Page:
Somewhere during this process, a local nonprofit (I forget the name, sadly) that deals with disabled access to public spaces approached me about doing a consultation for us to determine steps we could take to improve our space. I was a little hesitant at first. What was I going to say when the bathroom issue came up? “Oh, yeah, the government tried to get me to do that, but I was like, ‘No way!’” But it seemed like letting them come and look around was the least I could do, given how hard I had just fought against changing the bathrooms.

The actual consultation was much less painful than I feared, and in the end it turned out that we could, in fact, create enough space in the existing women’s room to make it largely wheelchair accessible. All we had to do was widen the door and arrange the fixtures in a way that allowed for a sufficiently wide turning radius. So now, despite not being required by the government to do so, I actually have a bathroom that meets most ADA requirements for wheelchair access.

The only setback is that in order to have the needed turning radius we can’t really put up any partitions to separate the two toilets. In the new configuration, the toilets are on opposite sides of the door from each other. If we put up something to block the left toilet it would no longer be wheelchair accessible.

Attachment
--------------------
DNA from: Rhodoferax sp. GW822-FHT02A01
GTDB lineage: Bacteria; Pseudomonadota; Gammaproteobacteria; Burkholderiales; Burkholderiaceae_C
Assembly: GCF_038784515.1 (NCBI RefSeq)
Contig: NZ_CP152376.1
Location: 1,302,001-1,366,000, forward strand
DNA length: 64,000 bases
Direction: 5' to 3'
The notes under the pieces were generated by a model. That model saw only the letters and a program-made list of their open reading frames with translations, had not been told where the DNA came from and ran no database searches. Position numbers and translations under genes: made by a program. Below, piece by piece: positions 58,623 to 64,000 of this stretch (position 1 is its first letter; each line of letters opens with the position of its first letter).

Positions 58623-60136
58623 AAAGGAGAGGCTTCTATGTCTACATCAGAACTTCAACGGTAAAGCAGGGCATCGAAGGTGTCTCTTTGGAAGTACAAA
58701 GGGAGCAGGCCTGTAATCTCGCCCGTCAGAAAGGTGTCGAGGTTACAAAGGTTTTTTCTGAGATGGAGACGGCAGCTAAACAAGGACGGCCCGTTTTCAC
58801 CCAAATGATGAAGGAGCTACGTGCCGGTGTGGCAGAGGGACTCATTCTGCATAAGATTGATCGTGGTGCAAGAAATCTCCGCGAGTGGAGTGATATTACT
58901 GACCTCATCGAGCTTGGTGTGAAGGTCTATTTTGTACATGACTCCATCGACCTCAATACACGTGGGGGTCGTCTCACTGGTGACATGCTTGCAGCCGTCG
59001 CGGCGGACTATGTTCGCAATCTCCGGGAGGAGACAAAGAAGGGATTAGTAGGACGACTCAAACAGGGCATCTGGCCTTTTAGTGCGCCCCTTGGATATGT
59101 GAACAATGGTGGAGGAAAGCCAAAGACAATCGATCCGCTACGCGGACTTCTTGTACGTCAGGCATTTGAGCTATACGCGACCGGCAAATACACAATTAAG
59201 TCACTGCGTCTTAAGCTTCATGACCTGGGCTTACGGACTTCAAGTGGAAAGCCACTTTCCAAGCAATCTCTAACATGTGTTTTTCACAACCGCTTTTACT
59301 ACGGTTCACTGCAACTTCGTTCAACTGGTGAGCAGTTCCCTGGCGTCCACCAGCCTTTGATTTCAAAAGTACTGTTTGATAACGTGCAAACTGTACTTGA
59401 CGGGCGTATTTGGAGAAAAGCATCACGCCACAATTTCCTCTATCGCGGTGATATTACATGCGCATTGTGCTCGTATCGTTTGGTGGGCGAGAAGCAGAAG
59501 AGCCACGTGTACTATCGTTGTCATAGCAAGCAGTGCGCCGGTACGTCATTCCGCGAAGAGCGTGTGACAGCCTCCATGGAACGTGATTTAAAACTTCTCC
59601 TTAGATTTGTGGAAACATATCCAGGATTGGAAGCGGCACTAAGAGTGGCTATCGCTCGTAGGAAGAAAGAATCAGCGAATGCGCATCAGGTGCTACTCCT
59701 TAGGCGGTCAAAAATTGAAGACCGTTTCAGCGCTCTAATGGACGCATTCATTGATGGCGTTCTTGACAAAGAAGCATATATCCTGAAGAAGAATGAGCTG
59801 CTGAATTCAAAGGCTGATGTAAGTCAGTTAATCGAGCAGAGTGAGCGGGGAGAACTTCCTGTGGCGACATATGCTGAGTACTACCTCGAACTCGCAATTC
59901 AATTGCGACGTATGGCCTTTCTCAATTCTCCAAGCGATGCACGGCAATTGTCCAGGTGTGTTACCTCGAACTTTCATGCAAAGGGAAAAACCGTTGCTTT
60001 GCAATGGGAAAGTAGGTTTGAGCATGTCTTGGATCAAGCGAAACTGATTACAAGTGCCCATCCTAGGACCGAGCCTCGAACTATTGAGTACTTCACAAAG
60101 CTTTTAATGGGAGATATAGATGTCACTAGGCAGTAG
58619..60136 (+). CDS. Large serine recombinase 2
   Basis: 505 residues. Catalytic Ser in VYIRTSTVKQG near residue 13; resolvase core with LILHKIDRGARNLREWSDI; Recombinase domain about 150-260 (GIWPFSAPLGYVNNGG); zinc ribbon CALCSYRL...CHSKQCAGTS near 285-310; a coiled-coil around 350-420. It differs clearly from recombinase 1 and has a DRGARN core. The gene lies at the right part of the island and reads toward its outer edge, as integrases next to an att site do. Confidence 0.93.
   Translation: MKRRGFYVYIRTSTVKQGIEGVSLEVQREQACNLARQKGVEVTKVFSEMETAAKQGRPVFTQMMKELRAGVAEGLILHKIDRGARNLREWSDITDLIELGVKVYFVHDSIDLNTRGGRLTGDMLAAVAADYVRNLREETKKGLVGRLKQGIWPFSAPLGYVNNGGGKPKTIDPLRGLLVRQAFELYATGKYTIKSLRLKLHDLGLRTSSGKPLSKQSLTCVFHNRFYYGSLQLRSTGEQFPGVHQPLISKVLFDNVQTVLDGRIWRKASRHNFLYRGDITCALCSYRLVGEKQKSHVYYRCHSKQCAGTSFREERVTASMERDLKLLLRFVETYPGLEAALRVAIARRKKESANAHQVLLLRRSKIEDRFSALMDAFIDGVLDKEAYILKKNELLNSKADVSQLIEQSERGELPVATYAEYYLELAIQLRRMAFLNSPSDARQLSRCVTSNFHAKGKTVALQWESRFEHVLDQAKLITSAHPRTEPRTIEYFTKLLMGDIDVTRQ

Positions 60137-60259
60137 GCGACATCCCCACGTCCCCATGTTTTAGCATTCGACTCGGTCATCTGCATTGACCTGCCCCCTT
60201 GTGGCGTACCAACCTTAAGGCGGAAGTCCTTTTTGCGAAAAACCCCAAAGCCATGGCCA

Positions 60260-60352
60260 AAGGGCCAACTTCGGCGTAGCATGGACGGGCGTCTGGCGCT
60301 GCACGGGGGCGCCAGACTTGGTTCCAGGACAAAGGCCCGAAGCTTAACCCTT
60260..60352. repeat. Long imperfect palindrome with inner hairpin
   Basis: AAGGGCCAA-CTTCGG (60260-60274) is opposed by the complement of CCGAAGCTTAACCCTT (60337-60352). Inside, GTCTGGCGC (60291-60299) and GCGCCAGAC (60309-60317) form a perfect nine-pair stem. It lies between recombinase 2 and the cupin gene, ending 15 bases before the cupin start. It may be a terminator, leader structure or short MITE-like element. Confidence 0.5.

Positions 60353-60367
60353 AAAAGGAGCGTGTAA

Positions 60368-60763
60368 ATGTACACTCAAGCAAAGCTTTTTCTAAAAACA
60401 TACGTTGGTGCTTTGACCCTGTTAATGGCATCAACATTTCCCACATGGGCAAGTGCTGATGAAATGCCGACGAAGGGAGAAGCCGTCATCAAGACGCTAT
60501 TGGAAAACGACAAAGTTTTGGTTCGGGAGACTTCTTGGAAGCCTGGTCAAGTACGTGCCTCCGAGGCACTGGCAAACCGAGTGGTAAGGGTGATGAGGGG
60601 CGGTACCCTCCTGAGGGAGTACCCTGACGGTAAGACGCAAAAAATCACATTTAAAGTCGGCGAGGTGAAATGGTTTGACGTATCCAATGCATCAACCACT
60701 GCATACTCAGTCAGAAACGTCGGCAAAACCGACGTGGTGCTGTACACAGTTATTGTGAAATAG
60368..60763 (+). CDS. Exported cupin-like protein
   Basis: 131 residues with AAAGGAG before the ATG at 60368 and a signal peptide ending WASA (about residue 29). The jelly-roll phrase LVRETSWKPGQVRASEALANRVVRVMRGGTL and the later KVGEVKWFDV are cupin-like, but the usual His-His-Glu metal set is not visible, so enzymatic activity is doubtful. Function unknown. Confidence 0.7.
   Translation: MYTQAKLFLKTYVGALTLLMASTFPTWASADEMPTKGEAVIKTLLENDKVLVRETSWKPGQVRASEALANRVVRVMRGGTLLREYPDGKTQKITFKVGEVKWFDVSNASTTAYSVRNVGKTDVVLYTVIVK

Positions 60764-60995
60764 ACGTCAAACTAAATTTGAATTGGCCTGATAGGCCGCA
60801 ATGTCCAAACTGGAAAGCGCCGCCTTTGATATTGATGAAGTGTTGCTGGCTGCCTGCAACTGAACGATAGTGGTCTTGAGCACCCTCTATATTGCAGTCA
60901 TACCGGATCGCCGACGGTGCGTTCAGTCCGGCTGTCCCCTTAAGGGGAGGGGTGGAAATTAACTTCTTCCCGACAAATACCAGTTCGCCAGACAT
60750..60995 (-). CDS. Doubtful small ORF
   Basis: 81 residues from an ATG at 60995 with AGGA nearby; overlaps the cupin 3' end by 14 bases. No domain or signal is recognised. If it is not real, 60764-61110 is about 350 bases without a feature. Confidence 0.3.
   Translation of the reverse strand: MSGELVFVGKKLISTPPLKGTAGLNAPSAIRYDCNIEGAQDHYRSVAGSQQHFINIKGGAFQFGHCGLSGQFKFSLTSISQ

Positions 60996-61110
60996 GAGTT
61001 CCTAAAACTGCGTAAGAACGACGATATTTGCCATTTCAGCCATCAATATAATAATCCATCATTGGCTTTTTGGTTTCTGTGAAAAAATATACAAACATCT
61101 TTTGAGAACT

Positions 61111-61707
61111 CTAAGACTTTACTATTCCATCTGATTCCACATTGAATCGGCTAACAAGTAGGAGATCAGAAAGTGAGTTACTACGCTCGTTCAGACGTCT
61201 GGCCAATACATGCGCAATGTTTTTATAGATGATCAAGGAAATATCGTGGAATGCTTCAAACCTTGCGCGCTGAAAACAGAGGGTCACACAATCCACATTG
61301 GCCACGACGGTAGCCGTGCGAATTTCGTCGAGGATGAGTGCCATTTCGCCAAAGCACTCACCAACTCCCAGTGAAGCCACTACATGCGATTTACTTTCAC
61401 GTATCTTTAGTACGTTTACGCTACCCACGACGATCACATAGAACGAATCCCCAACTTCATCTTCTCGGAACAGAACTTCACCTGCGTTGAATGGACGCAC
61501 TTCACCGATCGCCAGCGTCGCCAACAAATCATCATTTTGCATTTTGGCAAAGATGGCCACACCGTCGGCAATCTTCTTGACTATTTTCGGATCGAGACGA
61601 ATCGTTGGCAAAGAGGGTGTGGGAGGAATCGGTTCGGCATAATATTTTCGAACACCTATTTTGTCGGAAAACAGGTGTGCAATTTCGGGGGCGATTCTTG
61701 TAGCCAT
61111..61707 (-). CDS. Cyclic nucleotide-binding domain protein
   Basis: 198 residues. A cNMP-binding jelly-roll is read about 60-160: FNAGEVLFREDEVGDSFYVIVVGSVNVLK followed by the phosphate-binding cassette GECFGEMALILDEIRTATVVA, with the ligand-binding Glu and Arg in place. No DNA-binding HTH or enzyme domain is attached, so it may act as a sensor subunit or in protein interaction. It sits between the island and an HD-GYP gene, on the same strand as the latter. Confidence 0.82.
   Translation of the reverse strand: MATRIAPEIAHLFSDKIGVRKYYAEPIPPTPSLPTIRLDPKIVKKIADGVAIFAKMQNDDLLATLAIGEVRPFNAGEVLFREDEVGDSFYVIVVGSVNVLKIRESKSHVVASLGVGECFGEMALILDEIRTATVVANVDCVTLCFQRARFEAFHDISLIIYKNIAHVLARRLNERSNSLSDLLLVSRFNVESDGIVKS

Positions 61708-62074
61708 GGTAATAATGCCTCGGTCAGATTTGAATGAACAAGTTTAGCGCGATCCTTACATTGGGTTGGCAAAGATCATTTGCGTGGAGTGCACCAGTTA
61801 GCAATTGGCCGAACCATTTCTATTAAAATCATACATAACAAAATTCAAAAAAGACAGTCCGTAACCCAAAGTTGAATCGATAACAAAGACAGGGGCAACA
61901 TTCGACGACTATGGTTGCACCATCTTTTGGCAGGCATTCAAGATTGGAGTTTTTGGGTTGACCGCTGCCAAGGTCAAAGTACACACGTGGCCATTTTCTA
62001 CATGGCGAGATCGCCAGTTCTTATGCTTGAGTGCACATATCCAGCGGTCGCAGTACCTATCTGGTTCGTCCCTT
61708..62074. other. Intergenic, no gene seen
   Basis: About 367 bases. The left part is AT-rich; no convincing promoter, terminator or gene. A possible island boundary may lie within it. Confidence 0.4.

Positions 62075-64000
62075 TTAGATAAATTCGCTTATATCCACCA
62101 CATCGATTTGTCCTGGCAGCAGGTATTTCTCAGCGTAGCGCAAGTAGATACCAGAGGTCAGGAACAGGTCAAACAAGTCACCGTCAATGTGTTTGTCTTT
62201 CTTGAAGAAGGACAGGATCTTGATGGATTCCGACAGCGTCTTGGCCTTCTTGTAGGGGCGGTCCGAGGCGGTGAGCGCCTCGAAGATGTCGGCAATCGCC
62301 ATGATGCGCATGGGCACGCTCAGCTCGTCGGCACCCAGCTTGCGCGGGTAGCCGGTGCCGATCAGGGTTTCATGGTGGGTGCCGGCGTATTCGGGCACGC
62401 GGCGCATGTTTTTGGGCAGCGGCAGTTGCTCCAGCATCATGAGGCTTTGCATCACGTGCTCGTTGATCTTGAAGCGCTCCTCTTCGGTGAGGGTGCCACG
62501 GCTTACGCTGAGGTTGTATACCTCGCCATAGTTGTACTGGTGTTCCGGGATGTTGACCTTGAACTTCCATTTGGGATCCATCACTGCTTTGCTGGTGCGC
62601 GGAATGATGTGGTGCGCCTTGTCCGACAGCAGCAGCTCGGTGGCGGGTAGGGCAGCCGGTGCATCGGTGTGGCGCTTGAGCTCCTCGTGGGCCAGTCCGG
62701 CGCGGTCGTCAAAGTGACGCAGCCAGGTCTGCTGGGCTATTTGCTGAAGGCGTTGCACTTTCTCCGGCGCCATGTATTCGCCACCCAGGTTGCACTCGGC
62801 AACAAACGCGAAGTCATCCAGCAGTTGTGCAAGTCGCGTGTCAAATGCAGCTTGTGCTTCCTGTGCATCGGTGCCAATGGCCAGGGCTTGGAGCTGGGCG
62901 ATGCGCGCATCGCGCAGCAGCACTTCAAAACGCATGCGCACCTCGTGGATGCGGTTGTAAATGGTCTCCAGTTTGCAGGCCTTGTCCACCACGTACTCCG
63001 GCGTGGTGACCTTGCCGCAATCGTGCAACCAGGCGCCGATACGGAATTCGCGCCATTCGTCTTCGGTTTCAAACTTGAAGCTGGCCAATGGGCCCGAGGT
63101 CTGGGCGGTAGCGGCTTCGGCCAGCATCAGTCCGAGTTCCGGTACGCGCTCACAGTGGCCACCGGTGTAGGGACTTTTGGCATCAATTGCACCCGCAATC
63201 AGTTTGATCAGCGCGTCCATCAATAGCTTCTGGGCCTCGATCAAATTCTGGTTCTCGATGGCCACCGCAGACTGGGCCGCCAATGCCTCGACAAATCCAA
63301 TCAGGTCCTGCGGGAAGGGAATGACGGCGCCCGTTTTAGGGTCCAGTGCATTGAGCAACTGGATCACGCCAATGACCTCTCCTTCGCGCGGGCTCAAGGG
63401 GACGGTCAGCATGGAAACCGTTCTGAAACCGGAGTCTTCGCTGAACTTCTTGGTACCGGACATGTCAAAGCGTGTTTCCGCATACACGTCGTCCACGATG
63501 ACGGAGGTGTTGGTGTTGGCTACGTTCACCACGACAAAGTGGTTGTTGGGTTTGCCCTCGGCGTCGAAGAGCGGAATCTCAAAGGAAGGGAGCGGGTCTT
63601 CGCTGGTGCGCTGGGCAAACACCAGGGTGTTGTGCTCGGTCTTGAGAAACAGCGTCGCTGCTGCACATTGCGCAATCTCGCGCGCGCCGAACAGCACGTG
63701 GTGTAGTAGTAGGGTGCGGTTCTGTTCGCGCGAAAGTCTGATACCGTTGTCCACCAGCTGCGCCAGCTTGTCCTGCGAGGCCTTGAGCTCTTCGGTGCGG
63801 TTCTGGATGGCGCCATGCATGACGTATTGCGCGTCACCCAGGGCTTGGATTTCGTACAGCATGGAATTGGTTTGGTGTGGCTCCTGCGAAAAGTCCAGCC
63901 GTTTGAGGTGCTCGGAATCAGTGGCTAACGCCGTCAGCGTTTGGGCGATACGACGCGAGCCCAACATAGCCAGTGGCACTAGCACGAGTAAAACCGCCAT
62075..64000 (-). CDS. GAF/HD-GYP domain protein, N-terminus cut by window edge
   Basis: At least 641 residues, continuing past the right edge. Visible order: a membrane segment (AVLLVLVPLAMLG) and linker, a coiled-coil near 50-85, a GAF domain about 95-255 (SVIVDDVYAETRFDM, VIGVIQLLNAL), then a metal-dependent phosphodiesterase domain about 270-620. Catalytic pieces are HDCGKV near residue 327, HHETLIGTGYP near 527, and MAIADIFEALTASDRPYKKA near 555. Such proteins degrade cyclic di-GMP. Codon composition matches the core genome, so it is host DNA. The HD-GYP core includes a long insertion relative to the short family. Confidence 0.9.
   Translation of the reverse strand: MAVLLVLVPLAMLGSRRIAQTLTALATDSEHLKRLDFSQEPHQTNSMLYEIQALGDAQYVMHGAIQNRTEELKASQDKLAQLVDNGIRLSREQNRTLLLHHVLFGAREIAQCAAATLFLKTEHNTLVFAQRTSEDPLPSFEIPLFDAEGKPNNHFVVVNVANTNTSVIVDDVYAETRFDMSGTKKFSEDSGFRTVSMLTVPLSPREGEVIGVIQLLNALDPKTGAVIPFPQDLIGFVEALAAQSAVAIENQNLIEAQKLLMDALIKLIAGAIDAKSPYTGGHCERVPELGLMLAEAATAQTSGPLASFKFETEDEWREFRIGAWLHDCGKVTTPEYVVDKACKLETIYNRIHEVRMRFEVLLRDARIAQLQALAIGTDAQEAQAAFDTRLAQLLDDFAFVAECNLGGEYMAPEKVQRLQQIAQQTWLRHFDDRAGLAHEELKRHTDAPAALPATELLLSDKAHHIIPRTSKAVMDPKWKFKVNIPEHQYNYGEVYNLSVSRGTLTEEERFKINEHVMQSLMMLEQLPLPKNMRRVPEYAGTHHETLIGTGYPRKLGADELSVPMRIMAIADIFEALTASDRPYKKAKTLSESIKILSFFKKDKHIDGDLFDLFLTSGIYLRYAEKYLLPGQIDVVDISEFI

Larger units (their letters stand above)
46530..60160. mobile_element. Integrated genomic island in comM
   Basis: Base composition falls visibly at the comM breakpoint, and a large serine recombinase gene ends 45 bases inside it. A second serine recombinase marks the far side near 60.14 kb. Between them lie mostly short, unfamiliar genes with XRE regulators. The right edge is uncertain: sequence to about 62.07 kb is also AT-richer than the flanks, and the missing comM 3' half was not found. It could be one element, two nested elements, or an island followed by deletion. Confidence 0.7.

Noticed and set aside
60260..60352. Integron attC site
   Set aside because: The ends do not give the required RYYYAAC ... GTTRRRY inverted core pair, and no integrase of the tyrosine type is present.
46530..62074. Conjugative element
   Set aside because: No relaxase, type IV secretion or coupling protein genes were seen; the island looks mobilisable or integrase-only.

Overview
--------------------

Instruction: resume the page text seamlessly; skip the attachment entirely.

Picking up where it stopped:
We could put up something to block the right toilet, but then someone using it would still have to exit past the person using the left toilet. Imagine entering the bathroom and thinking you’re alone and then hearing a flush from the other side of a curtain, and then, while you’re sitting on (or squatting over) the toilet, someone walks out past you and opens the door, exposing your business to the whole bar! That just wouldn’t do.

So instead, we just have two toilets. Pal’s Lounge, on the opposite side of Mid City, gets away with it, so I figured there wouldn’t be too much pushback. There wasn’t - more curiosity than anything else. Now, though, since most women don’t want to pee next to a stranger, people still mostly use the bathroom one at a time. As a result, while we voluntarily made the space wheelchair accessible, the renovations haven’t actually affected our capacity, which was ostensibly the whole reason for doing them in the first place.

At least now we can get on with the kitchen work. Progress!

1 Comment
6 Likes

Mr. Newton

September 21, 2016 09:32 AM by Squirrel Stevens

I really enjoyed reading your article. I think it is great that you are learning so much about renovations.  It seems like when all you want to do is a small thing, it is followed by many other small things, creating a big thing. I would love to hear about any updates. Congrats on your opportunity as an owner to have these issues..lol

Cheers,

Squirrel Stevens

Greater Detroit

Recent Stories
Member Spotlight - William Mohring

The Other Side

2018 Southwestern Regional Conference - Recap

Terms of Service | Privacy Policy | Refund Policy | Contact